Next Article in Journal
Insight into Heterogeneous Calcite Cementation of Turbidite Channel-Fills from UAV Photogrammetry
Next Article in Special Issue
How Do Continuous High-Resolution Models of Patchy Seabed Habitats Enhance Classification Schemes?
Previous Article in Journal
Potential Instability of Gas Hydrates along the Chilean Margin Due to Ocean Warming
Previous Article in Special Issue
Optimizing an Inner-Continental Shelf Geologic Framework Investigation through Data Repurposing and Machine Learning
Article Menu
Issue 5 (May) cover image

Export Article

Open AccessArticle

New Feature Classes for Acoustic Habitat Mapping—A Multibeam Echosounder Point Cloud Analysis for Mapping Submerged Aquatic Vegetation (SAV)

Institute of Geosciences at Kiel University, Marine Geophysics and Hydroacoustics, Otto-Hahn-Platz 1, 24148 Kiel, Germany
*
Author to whom correspondence should be addressed.
Geosciences 2019, 9(5), 235; https://doi.org/10.3390/geosciences9050235
Received: 29 March 2019 / Revised: 15 May 2019 / Accepted: 16 May 2019 / Published: 23 May 2019
(This article belongs to the Special Issue Geological Seafloor Mapping)
  |  
PDF [7023 KB, uploaded 27 May 2019]
  |  

Abstract

A new method for multibeam echosounder (MBES) data analysis is presented with the aim of improving habitat mapping, especially when considering submerged aquatic vegetation (SAV). MBES data were acquired with 400 kHz in 1–8 m water depth with a spatial resolution in the decimeter scale. The survey area was known to be populated with the seagrass Zostera marina and the bathymetric soundings were highly influenced by this habitat. The depth values often coincide with the canopy of the seagrass. Instead of classifying the data with a digital terrain model and the given derivatives, we derive predictive features from the native point cloud of the MBES soundings in a similar way to terrestrial LiDAR data analysis. We calculated the eigenvalues to derive nine characteristic features, which include linearity, planarity, and sphericity. The features were calculated for each sounding within a cylindrical neighborhood of 0.5 m radius and holding 88 neighboring soundings, on average, during our survey. The occurrence of seagrass was ground-truthed by divers and aerial photography. A data model was constructed and we applied a random forest machine learning supervised classification to predict between the two cases of “seafloor” and “vegetation”. Prediction by linearity, planarity, and sphericity resulted in 88.5% prediction accuracy. After constructing the higher-order eigenvalue derivatives and having the nine features available, the model resulted in 96% prediction accuracy. This study outlines for the first time that valuable feature classes can be derived from MBES point clouds—an approach that could substantially improve bathymetric measurements and habitat mapping. View Full-Text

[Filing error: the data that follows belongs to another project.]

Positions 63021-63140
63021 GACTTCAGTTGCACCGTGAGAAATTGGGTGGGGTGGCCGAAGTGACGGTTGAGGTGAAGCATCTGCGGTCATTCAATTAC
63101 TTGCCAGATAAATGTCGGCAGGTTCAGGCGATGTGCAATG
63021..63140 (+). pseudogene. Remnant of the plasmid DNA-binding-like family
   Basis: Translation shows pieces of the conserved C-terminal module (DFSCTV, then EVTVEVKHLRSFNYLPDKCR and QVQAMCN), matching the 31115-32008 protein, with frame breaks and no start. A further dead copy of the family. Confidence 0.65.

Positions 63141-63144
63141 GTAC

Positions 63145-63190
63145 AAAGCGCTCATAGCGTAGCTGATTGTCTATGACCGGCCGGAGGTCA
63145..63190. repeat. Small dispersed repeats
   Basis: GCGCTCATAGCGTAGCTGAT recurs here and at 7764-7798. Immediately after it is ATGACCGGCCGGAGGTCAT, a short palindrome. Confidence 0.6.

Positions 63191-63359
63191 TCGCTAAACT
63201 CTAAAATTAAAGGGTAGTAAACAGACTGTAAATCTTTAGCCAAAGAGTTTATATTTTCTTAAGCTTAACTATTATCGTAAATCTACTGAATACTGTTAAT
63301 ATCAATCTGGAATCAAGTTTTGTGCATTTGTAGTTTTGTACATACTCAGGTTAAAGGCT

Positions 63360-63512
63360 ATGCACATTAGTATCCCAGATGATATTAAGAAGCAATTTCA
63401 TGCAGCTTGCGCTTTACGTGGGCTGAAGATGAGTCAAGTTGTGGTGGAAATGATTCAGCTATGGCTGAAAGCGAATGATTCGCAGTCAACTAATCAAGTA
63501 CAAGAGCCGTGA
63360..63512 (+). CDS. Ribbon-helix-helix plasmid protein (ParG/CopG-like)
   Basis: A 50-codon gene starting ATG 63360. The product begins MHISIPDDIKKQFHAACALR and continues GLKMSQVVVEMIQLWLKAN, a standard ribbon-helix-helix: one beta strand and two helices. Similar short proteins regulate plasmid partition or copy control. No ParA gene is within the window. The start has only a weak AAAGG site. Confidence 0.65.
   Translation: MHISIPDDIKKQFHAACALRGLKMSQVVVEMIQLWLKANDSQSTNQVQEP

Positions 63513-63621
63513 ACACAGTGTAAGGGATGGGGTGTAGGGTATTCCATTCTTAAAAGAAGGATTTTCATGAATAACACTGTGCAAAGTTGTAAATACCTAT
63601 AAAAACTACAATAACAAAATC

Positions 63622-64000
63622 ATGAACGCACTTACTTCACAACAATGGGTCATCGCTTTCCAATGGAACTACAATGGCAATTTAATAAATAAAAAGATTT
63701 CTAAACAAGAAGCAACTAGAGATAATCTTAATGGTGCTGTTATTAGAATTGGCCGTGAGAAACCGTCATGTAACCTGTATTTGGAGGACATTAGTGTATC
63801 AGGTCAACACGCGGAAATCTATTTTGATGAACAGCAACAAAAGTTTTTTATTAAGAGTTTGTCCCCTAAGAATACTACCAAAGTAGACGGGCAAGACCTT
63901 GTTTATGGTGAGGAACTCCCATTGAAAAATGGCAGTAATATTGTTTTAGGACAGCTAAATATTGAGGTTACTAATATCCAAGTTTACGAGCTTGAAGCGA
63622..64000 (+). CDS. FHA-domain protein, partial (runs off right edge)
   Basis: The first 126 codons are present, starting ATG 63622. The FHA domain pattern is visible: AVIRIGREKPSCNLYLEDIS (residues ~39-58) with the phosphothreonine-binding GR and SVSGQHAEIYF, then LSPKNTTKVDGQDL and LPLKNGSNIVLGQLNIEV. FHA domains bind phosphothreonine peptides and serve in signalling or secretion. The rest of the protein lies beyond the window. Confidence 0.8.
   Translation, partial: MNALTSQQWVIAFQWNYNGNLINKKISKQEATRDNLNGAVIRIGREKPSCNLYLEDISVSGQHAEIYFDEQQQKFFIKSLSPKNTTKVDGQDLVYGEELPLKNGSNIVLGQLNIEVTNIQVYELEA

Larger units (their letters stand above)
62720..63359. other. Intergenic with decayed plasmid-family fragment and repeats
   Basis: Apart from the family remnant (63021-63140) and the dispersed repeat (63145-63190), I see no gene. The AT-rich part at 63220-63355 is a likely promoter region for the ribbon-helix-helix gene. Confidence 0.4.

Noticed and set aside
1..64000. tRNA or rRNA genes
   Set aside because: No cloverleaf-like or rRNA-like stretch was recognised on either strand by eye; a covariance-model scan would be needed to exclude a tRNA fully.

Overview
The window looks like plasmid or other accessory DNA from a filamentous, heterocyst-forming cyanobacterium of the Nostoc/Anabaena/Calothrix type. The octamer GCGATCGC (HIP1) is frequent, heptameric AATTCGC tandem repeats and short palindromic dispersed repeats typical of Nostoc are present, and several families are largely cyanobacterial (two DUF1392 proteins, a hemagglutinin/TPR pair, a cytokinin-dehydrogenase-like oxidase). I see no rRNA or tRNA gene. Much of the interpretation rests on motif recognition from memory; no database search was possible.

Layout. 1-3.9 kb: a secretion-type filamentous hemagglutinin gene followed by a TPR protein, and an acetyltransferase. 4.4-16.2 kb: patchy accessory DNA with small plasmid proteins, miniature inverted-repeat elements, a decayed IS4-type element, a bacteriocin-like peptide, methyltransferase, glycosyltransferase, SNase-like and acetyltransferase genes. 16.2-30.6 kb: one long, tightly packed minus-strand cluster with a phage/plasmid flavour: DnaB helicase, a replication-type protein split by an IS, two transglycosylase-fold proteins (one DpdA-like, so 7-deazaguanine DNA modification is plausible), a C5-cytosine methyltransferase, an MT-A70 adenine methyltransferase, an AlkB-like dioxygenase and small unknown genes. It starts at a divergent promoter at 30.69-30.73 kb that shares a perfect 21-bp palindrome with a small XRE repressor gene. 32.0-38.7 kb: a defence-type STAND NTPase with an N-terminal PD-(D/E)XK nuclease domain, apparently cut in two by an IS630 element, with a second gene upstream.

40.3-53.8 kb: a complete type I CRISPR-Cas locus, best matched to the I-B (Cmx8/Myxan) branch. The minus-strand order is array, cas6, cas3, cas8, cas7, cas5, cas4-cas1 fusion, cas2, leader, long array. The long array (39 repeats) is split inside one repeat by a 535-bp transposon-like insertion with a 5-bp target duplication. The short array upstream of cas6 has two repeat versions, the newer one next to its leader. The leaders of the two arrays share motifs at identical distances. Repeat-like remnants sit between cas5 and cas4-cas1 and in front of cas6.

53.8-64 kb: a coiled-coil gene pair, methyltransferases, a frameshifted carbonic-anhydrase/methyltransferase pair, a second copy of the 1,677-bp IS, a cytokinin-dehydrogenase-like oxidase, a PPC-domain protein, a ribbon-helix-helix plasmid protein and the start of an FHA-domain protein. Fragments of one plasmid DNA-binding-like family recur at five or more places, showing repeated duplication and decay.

Keywords: habitat mapping; submerged aquatic vegetation; multibeam echosounder; point cloud habitat mapping; submerged aquatic vegetation; multibeam echosounder; point cloud
Figures

Figure 1

This is an open access article distributed under the Creative Commons Attribution License which permits unrestricted use, distribution, and reproduction in any medium, provided the original work is properly cited (CC BY 4.0).
SciFeed

Share & Cite This Article

MDPI and ACS Style

Held, P.; Schneider von Deimling, J. New Feature Classes for Acoustic Habitat Mapping—A Multibeam Echosounder Point Cloud Analysis for Mapping Submerged Aquatic Vegetation (SAV). Geosciences 2019, 9, 235.

Show more citation formats Show less citations formats

Note that from the first issue of 2016, MDPI journals use article numbers instead of page numbers. See further details here.

Related Articles

Article Metrics

Article Access Statistics

1

Comments

[Return to top]
Geosciences EISSN 2076-3263 Published by MDPI AG, Basel, Switzerland RSS E-Mail Table of Contents Alert
Back to Top